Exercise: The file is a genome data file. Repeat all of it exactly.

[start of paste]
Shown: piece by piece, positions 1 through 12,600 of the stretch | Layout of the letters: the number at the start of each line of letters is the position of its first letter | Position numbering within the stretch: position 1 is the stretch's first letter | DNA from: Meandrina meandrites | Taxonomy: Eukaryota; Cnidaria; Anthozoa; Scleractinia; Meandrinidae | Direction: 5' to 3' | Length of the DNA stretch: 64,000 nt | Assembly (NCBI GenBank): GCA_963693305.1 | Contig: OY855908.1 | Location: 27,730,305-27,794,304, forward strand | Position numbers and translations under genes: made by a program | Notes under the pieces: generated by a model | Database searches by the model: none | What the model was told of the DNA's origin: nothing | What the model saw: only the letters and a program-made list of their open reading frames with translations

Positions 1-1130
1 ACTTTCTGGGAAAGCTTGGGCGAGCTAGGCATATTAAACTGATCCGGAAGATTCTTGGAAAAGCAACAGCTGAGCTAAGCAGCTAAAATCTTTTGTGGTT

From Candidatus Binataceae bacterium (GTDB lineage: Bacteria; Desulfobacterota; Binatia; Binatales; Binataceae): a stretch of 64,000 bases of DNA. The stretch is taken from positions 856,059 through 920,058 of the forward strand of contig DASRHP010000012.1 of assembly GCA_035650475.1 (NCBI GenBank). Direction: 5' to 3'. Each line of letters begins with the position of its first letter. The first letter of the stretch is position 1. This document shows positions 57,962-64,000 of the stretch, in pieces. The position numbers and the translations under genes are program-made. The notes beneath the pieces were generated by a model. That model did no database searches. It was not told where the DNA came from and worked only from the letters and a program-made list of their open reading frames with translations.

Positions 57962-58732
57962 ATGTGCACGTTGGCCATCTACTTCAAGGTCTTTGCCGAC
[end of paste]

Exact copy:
Shown: piece by piece, positions 1 through 12,600 of the stretch | Layout of the letters: the number at the start of each line of letters is the position of its first letter | Position numbering within the stretch: position 1 is the stretch's first letter | DNA from: Meandrina meandrites | Taxonomy: Eukaryota; Cnidaria; Anthozoa; Scleractinia; Meandrinidae | Direction: 5' to 3' | Length of the DNA stretch: 64,000 nt | Assembly (NCBI GenBank): GCA_963693305.1 | Contig: OY855908.1 | Location: 27,730,305-27,794,304, forward strand | Position numbers and translations under genes: made by a program | Notes under the pieces: generated by a model | Database searches by the model: none | What the model was told of the DNA's origin: nothing | What the model saw: only the letters and a program-made list of their open reading frames with translations

Positions 1-1130
1 ACTTTCTGGGAAAGCTTGGGCGAGCTAGGCATATTAAACTGATCCGGAAGATTCTTGGAAAAGCAACAGCTGAGCTAAGCAGCTAAAATCTTTTGTGGTT

From Candidatus Binataceae bacterium (GTDB lineage: Bacteria; Desulfobacterota; Binatia; Binatales; Binataceae): a stretch of 64,000 bases of DNA. The stretch is taken from positions 856,059 through 920,058 of the forward strand of contig DASRHP010000012.1 of assembly GCA_035650475.1 (NCBI GenBank). Direction: 5' to 3'. Each line of letters begins with the position of its first letter. The first letter of the stretch is position 1. This document shows positions 57,962-64,000 of the stretch, in pieces. The position numbers and the translations under genes are program-made. The notes beneath the pieces were generated by a model. That model did no database searches. It was not told where the DNA came from and worked only from the letters and a program-made list of their open reading frames with translations.

Positions 57962-58732
57962 ATGTGCACGTTGGCCATCTACTTCAAGGTCTTTGCCGAC